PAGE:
Wednesday, 11 February 2009

[everything that has breath]

"There is a poem by Dietrich Bonhoeffer, a German theologian, written in June 1944 while he was imprisoned by the Nazis, which captures this idea. He speaks of the confident smiling outer personality others say that he presents, whilst inside he feels weary, lonely and powerlessly trembling for friends and beauty. But the poem has an ending which speaks of his certainty of belonging to God:

Who am I? This or the other?
Am I one person today, and tomorrow another?
Am I both at once? A hypocrite before others,
And before myself a contemptibly woebegone weakling?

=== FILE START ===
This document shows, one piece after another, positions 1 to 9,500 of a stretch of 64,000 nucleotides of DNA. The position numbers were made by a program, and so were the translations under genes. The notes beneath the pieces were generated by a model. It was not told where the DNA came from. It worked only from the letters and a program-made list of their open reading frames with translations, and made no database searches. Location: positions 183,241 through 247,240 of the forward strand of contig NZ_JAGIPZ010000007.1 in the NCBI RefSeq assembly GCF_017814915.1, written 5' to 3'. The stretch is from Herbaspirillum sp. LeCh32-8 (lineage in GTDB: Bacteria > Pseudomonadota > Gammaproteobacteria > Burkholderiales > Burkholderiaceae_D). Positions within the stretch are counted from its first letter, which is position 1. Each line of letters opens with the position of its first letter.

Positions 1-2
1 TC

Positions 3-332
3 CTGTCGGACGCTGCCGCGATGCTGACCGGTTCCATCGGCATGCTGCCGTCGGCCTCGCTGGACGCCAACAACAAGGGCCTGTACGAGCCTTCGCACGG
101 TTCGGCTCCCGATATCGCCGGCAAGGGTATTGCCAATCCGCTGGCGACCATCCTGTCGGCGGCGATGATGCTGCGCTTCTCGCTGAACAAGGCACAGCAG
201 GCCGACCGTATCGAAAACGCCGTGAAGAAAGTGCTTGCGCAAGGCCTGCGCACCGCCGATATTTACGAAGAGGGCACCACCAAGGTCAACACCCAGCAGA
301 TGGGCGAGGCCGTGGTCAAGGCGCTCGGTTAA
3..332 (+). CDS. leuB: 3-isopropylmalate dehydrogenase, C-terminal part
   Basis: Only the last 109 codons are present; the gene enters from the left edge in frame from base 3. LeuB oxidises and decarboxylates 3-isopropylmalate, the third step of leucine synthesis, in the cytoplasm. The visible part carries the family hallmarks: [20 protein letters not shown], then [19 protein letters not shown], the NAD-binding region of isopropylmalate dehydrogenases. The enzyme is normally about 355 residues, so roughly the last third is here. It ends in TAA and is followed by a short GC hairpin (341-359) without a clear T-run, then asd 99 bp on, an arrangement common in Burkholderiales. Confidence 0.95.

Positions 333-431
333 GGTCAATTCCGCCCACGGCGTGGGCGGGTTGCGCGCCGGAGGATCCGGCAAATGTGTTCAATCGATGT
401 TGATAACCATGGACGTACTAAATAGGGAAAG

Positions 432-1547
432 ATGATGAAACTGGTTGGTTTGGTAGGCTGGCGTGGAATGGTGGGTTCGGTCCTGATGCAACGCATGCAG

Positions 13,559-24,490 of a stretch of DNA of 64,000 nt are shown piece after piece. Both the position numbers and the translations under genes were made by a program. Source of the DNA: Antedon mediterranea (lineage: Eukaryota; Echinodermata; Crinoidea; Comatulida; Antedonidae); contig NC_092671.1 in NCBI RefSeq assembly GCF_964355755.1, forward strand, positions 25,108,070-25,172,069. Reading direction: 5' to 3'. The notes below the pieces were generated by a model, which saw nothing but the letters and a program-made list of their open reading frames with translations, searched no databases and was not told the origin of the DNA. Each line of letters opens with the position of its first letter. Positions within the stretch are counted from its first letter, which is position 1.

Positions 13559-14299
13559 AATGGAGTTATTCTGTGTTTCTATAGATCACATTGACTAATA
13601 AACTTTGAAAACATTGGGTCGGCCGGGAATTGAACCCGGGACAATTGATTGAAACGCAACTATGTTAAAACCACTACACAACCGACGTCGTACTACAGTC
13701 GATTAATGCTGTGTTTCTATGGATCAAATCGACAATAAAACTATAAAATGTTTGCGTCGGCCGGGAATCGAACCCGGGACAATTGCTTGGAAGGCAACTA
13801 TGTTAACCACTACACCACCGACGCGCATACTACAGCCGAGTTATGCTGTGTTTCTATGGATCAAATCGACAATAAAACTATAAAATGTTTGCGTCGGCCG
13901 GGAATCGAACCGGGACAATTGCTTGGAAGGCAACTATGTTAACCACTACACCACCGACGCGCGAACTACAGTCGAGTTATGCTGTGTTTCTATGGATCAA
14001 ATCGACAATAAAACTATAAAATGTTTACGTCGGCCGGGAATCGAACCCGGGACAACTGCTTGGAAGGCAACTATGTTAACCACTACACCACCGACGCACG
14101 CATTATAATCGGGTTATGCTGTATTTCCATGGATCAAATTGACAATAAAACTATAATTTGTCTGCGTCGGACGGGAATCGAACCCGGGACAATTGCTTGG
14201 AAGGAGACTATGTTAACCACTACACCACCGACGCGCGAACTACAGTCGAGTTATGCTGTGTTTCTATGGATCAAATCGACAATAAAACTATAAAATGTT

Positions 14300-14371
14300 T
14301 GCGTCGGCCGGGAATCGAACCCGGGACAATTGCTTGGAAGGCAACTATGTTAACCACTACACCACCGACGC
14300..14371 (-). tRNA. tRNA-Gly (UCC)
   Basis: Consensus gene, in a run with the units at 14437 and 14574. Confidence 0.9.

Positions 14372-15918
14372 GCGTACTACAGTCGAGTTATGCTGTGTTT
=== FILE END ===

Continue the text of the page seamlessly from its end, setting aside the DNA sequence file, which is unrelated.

Or is something within me still like a beaten army,
fleeing in disorder from victory already achieved?
Who am I? They mock me, these lonely questions of mine.
Whoever I am, thou knowest, O God, I am thine.

God indeed knows each one of us better than we know ourselves and knows who we are and where we come from and why we are as we are. It is said that to know all is to forgive all. May we have confidence in God who loves us and claims us for his own."

This was taken from something that my minister wrote in our church magazine (which can be found on one of the links here) this month.
I found it this evening and, given my previous blog, thought that it was amazingly relevant, all the more so because Bonhoeffer was German (and, for those who don't know me, I LOVE german... strange as I am...) and we have actually done a play about Bonhoeffer at Dra-ma. And it probably had this in it as well. Actually, I'm pretty sure it did... I have a memory of Richard doing it.

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